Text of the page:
The Papers of Ulysses S. Grant: October 1, 1861-January 7, 1862 - Vol. 3

The Papers of Ulysses S. Grant: October 1, 1861-January 7, 1862 - Vol. 3

The Papers of Ulysses S. Grant: October 1, 1861-January 7, 1862 - Vol. 3

The Papers of Ulysses S. Grant: October 1, 1861-January 7, 1862 - Vol. 3

Synopsis

Grant's career in the closing months of 1861 has been obscured by the success which came to him on the battlefield early in the following year, beginning with the victory at Fort Donelson in February 1862. Hence, Volume 3 of this definitive edition will be especially valuable to historians of the presidency as well as the Civil War for the clear, comprehensive insight itprovides into Grant's attitudes and motives on the eve of his military victories.

The fourteen-week period covered by this volume has been exhaustively researched, and includes a great store of previously unpublished material, which has been combined with already available Grant documents- many of them now printed from the original manuscripts. All the correspondence has been placed in context and annotated. As in previous volumes of the Papers, a deepening portrait of Grant emerges. Here is the key to his future actions and policies and a guide to the thought of generations who looked to him for military and political leadership.

Excerpt

For fourteen weeks, from October 1, 1861 through January 7, 1862, Ulysses S. Grant maintained headquarters at Cairo, Illinois, his army remained fairly stable in size, and he made no permanent advance southward. Yet these were not weeks of inactivity and stalemate. Cairo and Columbus, Kentucky, some twenty miles downriver, represented the crucial Mississippi River bastions of Union and Confederate defense lines stretching across Missouri and Kentucky. Neither side had the strength to break the other line on the Mississippi, but both were subjected to such barrages of misinformation that the strength of the enemy had to be probed through continual reconnaissances, raids, and demonstrations. Both sides, furthermore, had to maintain pressure so that enemy troops could not be detached for action on a weaker part of the line. Early in November, Grant used orders for a series of demonstrations to justify his first battle of the Civil War; although Belmont did not alter the basic military situation along the Mississippi, it prepared Grant and his army for more aggressive action.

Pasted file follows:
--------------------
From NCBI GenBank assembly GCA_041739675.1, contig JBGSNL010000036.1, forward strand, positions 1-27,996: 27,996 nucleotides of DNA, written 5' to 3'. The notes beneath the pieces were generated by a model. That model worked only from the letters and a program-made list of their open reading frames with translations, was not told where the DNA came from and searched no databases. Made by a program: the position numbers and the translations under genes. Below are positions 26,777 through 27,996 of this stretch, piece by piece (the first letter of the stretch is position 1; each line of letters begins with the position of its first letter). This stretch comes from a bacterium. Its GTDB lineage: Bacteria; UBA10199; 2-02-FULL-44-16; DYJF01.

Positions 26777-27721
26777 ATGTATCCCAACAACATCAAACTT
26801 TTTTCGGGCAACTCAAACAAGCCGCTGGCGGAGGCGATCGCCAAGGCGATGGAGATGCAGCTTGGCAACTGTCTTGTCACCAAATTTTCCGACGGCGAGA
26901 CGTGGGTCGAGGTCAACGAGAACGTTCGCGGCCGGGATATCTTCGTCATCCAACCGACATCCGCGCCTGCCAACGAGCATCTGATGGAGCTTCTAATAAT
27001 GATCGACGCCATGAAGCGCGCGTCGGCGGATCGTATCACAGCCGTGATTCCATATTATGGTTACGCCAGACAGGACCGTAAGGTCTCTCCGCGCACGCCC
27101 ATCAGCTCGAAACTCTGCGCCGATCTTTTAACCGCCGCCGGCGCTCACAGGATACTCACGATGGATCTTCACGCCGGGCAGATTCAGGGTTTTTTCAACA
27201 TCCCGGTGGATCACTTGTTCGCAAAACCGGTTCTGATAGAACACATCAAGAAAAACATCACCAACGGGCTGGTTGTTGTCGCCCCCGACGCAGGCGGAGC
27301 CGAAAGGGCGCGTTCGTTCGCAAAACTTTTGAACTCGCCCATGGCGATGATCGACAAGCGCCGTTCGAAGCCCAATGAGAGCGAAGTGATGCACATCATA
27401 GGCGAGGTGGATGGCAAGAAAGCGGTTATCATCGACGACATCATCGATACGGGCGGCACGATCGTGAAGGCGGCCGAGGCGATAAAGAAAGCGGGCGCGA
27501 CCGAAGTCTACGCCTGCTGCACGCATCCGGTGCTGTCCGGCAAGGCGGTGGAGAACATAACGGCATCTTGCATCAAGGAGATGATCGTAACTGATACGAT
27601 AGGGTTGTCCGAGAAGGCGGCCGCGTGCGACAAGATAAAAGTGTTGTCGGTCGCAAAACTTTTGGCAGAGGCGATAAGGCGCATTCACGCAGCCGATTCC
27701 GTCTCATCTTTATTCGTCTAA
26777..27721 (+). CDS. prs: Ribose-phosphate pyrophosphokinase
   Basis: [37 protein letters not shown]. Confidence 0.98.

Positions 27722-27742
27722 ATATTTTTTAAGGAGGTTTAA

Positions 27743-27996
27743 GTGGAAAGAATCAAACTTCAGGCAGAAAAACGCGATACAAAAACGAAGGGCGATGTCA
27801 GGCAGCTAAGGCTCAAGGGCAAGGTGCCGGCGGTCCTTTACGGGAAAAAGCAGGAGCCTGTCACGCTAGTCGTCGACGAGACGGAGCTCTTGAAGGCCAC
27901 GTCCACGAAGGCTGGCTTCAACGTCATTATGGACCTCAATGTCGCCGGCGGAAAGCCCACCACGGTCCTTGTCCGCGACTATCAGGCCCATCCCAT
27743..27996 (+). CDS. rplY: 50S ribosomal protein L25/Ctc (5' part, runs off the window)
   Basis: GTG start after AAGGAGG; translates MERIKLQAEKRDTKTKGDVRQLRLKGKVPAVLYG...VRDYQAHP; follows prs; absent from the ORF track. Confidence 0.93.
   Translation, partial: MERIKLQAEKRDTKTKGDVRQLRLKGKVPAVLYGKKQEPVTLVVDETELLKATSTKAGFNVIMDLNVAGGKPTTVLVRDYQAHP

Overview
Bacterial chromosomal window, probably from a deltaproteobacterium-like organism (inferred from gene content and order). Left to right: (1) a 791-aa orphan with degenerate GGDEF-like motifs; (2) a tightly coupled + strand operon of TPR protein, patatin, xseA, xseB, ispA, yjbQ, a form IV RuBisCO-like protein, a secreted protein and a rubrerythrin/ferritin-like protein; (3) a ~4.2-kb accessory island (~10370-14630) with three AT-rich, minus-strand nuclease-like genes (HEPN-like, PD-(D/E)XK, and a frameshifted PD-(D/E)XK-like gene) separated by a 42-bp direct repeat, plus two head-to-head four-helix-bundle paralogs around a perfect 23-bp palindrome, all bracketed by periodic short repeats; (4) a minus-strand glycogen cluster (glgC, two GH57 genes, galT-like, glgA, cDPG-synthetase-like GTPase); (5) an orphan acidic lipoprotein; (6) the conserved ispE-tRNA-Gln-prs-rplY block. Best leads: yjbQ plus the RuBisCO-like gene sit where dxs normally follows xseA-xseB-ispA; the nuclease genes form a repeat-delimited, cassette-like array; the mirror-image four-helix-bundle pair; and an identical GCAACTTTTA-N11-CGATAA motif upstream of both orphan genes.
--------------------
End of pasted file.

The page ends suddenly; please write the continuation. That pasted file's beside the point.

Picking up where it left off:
Other factors were altering the war along the river. Late in December the seven thousand or so troops at Paducah and Smithland, Kentucky, were placed under Grant's command, making it possible to plan a broader advance into Kentucky. Command of Paducah brought Grant an able subordinate, Brigadier General Charles F. Smith, an experienced professional soldier whose judgment and ability Grant could trust. Even more important was the enlargement of the gunboat force at Cairo from the three converted steamboats available at the beginning of October to a flotilla including nine ironclad gunboats and thirty-eight mortar boats by the end of the year. the ironclads were innovations in naval warfare, subject to innumerable mechanical . . .

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